A new model for a solar chimney power plant (SCPP) with a square-based pyramidal shape, having three sloped solar collectors (each having the shape of a trapezium), a cylindrical collector, a chimney and a field of sun-tracking mirrors, has been abstracted. The geographical latitude and the dimensions of the truncated pyramidal base structure correspond to the ones of the Great Pyramid of Giza. The east, south and west sides of the pyramid are assumed to be constructed as flat solar collectors, while the upper part of the chimney has a cylindrical collector. On the north side, the truncated pyramid has one inlet implying there is no collector on this north side. The ambient air enters the pyramid from the north side and drops to the ground surface as cooled by the pyramid’s interior where three side-outlets are left (on the east, south and west sides). There is a large mass of stone inside the pyramid implying the interior air temperature is constant and equals 20 degC. The inclination angle of the sides of the pyramid equals 51.844 deg and approximates the sum of the angle of local latitude (29.981 deg) and the angle of the Earth's axial inclination (23.44 deg) on the summer solstice. By choosing this angle of the sides of the pyramid vs. its latitude, the pyramid casts no shadow between the spring and fall equinoxes. According to the model, a material layer having a high heat capacity is placed below each of the absorber surfaces, while the lower surfaces of these materials are adiabatic. The upper part of the chimney is designed as a hollow cylindrical reservoir having an inner surface temperature 565 degC. The SCPP uses a large field of rotating mirrors to track the Sun and focus the reflected sunlight onto a heat-receiving upper part of the chimney. The fluid in the reservoir collects the heat and uses it to warm up the air inside the chimney. The chimney, three sloped collectors and one cylindrical collector induce day air draft. Internal and external heat capacities/storages can also induce night air draft. The night air draft is mainly created by the cylindrical collector using heat stored during day time.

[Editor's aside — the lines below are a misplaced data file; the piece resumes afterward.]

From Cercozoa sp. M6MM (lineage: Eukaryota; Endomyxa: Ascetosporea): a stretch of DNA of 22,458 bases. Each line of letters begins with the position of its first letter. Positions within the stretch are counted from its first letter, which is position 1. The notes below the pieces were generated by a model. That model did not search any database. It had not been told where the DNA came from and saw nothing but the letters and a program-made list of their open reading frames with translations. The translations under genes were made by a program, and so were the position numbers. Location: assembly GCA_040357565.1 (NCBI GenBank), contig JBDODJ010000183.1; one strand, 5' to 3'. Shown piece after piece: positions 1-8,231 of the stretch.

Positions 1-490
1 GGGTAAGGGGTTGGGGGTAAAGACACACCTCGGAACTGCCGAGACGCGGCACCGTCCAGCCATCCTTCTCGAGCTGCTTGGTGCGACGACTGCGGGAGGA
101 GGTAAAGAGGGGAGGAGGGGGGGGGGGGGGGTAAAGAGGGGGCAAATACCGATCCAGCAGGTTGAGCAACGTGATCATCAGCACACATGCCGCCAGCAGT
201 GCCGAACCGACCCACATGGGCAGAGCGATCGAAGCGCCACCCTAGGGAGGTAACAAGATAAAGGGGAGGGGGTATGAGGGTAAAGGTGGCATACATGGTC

Additional information related to the developed mathematical model can be found at the following site: http://www.infoteh.rs.ba/rad/2014/ENS-4/ENS-4-11.pdf
The Sun’s position in relation to a SCPP throughout a day at north latitude is shown in Figure 1.
A north to south cross-section of the proposed SCPP design is shown in Figure 2.
A west to east cross-section of the proposed SCPP design is shown in Figure 3.
An energy balance model for computing the air flow parameters is shown in Figure 4.
Collector efficiency and temperature difference with respect to the solar irradiance are shown in Figure 5.
Air velocities with respect to the solar irradiance are shown in Figure 6.
Electric power and pressure drop with regard to the solar irradiance are shown in Figure 7.